Plants have complex and dynamic immune systems that have evolved to resist pathogens. Humans have worked to enhance these defenses in crops through breeding. However, many crops harbor only a fraction of the genetic diversity present in wild relatives. Increased utilization of diverse germplasm to search for desirable traits, such as disease resistance, is therefore a valuable step towards breeding crops that are adapted to both current and emerging threats. Here, we examine diversity of defense responses across four populations of the long-generation tree cropTheobroma cacaoL., as well as four non-cacaoTheobromaspecies, with the goal of identifying genetic elements essential for protection against the oomycete pathogenPhytophthora palmivora.
We began by creating a new, highly contiguous genome assembly for theP. palmivora-resistant genotype SCA 6 (Additional file 1: Tables S1-S5), deposited in GenBank under accessions CP139290-CP139299. We then used this high-quality assembly to combine RNA and whole-genome sequencing data to discover several genes and pathways associated with resistance. Many of these are unique, i.e., differentially regulated in only one of the four populations (diverged 40 k–900 k generations). Among the pathways shared across all populations is phenylpropanoid biosynthesis, a metabolic pathway with well-documented roles in plant defense. One gene in this pathway, caffeoyl shikimate esterase (CSE), was upregulated across all four populations following pathogen treatment, indicating its broad importance for cacao’s defense response. Further experimental evidence suggests this gene hydrolyzes caffeoyl shikimate to create caffeic acid, an antimicrobial compound and known inhibitor ofPhytophthora spp.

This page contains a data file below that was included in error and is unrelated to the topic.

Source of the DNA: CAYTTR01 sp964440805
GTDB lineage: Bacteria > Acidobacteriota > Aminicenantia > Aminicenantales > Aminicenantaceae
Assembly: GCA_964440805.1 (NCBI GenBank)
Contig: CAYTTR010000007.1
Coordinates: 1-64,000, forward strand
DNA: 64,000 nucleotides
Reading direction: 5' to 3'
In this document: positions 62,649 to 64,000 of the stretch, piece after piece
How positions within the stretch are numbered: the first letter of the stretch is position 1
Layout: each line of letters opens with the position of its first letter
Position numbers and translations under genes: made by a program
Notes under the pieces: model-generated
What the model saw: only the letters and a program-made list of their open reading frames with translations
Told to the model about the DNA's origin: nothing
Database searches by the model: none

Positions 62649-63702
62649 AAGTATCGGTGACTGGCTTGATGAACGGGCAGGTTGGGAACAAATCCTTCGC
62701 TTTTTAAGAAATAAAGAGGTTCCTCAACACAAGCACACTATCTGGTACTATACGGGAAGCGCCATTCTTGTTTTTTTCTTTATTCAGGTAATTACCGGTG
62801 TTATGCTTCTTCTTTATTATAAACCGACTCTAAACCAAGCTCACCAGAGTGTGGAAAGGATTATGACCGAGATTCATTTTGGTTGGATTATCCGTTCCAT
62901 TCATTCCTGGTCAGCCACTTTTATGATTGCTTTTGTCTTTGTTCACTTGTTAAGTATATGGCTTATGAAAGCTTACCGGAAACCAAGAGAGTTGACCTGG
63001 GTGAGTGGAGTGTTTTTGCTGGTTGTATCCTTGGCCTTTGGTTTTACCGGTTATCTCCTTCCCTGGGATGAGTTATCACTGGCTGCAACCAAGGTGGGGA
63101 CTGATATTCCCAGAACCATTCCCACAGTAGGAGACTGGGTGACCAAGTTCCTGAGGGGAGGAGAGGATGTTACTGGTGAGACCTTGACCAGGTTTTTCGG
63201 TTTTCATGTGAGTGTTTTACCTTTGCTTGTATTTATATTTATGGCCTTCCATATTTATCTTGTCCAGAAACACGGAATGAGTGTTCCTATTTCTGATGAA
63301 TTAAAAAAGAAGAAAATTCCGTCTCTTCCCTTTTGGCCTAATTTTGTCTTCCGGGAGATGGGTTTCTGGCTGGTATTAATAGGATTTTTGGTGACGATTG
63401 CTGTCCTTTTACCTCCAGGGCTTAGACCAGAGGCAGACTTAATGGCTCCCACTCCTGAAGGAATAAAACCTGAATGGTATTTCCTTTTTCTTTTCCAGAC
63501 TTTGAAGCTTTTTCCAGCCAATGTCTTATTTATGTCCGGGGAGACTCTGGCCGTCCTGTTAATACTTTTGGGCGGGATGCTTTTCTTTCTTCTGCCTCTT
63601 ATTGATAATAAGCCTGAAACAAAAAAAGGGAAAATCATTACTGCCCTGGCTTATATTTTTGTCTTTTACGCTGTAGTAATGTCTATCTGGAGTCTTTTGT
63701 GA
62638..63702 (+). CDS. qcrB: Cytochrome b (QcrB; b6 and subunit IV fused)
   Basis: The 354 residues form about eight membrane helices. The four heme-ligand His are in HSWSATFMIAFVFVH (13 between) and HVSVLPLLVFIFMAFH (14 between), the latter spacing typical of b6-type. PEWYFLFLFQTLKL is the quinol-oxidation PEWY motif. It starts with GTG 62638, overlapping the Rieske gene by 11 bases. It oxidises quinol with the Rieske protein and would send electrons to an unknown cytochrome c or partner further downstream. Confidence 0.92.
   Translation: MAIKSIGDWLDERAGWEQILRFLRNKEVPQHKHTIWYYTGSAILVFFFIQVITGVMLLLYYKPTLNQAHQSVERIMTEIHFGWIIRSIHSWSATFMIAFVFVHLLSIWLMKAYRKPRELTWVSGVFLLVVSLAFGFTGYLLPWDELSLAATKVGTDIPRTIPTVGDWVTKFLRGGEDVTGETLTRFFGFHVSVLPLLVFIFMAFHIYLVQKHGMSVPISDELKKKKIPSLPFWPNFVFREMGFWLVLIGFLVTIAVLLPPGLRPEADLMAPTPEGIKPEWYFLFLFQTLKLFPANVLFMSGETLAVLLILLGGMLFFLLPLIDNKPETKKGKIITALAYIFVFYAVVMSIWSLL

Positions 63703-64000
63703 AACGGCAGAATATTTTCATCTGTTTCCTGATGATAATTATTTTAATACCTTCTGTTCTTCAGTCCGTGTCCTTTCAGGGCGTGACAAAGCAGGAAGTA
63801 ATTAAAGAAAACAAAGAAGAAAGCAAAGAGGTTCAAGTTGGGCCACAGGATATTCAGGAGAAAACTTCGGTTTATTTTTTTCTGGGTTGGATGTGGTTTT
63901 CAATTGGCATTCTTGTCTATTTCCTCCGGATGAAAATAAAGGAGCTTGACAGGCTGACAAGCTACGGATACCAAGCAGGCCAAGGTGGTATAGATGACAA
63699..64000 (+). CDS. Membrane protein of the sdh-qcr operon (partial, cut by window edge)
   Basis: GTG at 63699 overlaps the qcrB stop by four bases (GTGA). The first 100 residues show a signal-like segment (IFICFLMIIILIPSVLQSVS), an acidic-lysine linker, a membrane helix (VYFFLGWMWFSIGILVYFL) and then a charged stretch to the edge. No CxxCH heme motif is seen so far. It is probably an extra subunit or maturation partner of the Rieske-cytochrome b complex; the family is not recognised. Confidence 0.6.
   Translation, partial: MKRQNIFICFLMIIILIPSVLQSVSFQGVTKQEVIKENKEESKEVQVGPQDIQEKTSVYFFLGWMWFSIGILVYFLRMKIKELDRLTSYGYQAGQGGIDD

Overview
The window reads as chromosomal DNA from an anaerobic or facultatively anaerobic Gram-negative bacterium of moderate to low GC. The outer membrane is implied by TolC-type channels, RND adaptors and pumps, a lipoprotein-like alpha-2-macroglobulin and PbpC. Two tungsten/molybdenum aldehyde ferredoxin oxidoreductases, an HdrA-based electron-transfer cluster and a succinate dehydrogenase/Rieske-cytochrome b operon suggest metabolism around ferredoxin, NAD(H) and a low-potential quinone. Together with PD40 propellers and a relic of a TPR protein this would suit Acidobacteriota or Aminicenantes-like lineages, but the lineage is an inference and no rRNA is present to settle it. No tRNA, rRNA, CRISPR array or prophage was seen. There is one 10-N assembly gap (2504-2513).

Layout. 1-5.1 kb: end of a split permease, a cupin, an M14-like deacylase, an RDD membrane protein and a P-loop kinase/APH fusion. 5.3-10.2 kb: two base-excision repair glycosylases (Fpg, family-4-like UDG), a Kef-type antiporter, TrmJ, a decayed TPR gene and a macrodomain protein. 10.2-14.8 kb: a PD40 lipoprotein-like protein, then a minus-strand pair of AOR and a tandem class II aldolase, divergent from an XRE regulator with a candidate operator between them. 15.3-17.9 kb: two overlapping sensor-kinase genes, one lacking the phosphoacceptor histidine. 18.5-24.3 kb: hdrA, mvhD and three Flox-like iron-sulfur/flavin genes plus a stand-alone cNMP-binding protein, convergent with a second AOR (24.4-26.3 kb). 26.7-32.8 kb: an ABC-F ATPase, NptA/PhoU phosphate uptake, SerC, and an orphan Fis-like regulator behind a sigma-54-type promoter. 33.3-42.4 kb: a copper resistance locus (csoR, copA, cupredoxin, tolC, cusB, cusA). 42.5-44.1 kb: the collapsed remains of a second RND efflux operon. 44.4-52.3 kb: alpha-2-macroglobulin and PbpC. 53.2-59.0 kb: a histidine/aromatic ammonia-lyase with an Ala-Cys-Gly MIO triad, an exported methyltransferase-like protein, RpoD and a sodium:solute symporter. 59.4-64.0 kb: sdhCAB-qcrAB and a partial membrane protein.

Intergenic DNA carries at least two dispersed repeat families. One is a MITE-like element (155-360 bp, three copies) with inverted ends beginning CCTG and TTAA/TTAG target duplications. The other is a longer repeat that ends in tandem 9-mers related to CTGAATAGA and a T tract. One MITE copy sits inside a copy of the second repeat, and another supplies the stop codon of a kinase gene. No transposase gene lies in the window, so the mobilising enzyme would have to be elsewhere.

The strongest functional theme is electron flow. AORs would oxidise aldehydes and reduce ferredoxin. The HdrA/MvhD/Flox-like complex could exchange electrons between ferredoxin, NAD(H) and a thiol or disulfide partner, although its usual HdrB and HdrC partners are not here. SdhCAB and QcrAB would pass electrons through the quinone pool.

Our results indicate most expression variation associated with resistance is unique to populations. Moreover, our findings demonstrate the value of using a broad sample of evolutionarily diverged populations for revealing the genetic bases of cacao resistance toP. palmivora. This approach has promise for further revealing and harnessing valuable genetic resources in this and other long-generation plants.